Schaaf G, Hamdi M, Zwijnenburg D, et al.
Silencing of SPRY1 triggers complete regression of rhabdomyosarcoma tumors carrying a mutated RAS gene.
Cancer Res. 2010; 70(2):762-71 [PubMed] Related Publications
RAS oncogenes are among the most frequently mutated genes in human cancer, but effective strategies for therapeutic inhibition of the RAS pathway have been elusive. Sprouty1 (SPRY1) is an upstream antagonist of RAS that is activated by extracellular signal-related kinase (ERK), providing a negative feedback loop for RAS signaling, and other evidence suggests that SPRY1 may have a tumor suppressor function. Studies of RAS status in the human childhood tumor rhabdomyosarcoma (RMS) indicated mutations in approximately half of the tumors of the embryonal rhabdomyosarcoma subtype (ERMS) but not the alveolar subtype (ARMS). ERMS tumors also showed overexpression of SPRY1, which was indeed upregulated by mutant RAS. However, we found that, in the presence of mutant RAS, the function of SPRY1 was changed from an antagonist to an agonist of RAS signaling. Thus, SPRY1 supported formation of activated ERK and mitogen-activated protein/ERK kinase and was essential for ERMS cell proliferation and survival. Conversely, silencing of SPRY1 in ERMS cells (but not ARMS cells) abolished their tumorigenicity in mice. Moreover, silencing of SPRY1 caused regression of established ERMS tumors (but not ARMS tumors) formed in xenograft settings. Our findings argue that SPRY1 inhibition can offer a therapeutic strategy to treat childhood RMS and possibly other tumors carrying oncogenic RAS mutations.

Christgen M, Geffers R, Ballmaier M, et al.
Down-regulation of the fetal stem cell factor SOX17 by H33342: a mechanism responsible for differential gene expression in breast cancer side population cells.
J Biol Chem. 2010; 285(9):6412-8 [PubMed] Free Access to Full Article Related Publications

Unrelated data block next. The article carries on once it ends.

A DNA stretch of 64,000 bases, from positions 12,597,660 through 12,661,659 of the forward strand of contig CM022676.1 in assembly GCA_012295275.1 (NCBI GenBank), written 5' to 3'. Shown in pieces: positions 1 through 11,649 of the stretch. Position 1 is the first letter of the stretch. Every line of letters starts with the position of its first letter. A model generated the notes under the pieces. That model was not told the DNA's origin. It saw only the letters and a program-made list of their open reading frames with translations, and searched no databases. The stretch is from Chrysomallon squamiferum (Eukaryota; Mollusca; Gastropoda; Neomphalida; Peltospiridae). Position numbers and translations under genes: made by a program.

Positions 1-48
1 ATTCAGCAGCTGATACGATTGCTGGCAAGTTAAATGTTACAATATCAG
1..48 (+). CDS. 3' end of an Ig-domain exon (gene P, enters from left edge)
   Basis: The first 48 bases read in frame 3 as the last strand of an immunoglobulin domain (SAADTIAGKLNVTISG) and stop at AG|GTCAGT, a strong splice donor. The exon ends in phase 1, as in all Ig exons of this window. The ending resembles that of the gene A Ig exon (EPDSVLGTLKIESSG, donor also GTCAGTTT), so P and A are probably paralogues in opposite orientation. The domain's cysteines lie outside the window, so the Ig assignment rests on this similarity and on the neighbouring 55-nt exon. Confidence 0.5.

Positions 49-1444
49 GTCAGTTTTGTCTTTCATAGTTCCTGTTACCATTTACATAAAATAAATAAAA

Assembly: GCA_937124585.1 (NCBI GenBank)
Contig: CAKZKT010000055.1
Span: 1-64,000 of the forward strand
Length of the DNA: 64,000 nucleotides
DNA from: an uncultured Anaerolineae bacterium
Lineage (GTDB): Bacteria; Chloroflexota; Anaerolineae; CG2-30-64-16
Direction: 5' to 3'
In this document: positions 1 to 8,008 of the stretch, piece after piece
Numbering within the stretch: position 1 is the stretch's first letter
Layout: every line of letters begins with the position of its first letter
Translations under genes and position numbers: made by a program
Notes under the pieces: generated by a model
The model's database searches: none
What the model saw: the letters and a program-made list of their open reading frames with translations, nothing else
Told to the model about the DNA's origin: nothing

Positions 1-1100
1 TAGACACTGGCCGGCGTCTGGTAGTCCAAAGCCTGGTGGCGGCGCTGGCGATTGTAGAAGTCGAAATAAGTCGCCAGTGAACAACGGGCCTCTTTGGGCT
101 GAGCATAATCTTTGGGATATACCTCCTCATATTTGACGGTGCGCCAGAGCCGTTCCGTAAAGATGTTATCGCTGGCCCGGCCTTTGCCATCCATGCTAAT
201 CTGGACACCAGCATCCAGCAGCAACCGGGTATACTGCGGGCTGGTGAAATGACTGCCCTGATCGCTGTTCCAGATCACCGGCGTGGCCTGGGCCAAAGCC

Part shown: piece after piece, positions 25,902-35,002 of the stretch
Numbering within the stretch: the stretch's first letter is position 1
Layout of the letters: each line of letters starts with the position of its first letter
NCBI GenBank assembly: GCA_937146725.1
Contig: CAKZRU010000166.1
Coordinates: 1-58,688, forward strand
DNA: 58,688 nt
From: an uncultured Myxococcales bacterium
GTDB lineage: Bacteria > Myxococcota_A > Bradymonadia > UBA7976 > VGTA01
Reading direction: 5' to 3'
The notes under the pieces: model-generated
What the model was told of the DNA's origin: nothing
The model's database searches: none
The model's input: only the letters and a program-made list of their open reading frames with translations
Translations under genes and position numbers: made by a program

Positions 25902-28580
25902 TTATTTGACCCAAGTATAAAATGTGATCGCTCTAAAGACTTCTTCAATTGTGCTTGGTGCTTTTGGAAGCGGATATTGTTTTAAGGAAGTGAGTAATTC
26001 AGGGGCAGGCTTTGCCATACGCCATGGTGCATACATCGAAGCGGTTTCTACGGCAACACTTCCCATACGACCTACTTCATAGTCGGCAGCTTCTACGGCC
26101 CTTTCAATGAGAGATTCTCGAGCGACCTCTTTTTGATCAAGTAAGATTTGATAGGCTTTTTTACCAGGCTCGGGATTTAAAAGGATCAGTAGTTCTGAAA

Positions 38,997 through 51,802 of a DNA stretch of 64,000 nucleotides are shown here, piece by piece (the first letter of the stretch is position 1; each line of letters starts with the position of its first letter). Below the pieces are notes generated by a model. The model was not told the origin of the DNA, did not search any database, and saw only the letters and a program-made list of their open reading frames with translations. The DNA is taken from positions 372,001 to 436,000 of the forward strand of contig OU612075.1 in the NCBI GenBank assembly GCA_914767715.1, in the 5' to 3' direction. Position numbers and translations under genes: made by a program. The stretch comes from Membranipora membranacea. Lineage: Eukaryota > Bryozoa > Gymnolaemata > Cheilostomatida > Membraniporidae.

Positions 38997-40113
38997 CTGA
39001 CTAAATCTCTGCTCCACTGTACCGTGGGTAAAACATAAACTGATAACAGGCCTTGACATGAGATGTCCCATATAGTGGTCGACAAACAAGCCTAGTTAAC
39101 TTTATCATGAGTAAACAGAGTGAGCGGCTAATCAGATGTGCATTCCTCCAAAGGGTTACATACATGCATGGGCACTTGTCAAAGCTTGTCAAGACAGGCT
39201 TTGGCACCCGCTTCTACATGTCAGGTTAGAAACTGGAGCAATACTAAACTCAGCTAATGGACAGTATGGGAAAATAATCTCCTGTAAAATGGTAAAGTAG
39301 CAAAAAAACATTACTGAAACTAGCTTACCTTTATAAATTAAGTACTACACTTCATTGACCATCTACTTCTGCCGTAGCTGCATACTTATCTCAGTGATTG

Human solid tumors contain rare cancer side population (SP) cells, which expel the fluorescent dye Hoechst 33342 (H33342) and display cancer stem cell characteristics. Transcriptional profiling of cancer SP cells isolated by H33342 fluorescence analysis is a newly emerging approach to discover cancer stem cell markers and aberrant differentiation pathways. Using Affymetrix expression microarrays and quantitative reverse transcription-PCR, we investigated differential gene expression between SP and non-SP (NSP) cells isolated from human mammary carcinoma cell lines. A total of 136 genes were up-regulated in breast cancer SP relative to NSP cells, one of which was the fetal stem cell factor and Wnt/beta-catenin signaling pathway target SOX17. Strikingly, we discovered that SOX17 was down-regulated by H33342 in a dose-dependent manner. In SP cells, which expel H33342, down-regulation of SOX17 was less pronounced than in NSP cells, which retain H33342. As a result of this, SOX17 displayed a 10-20-fold overexpression in cancer SP relative to NSP cells. Similar results were obtained for further stemness-related genes, namely EPC1 and SPRY1. These findings establish a previously unidentified gene-regulatory impact of H33342 as a novel mechanism responsible for differential gene expression in cancer SP cells. This has significant implications for the future interpretation of cancer SP cells.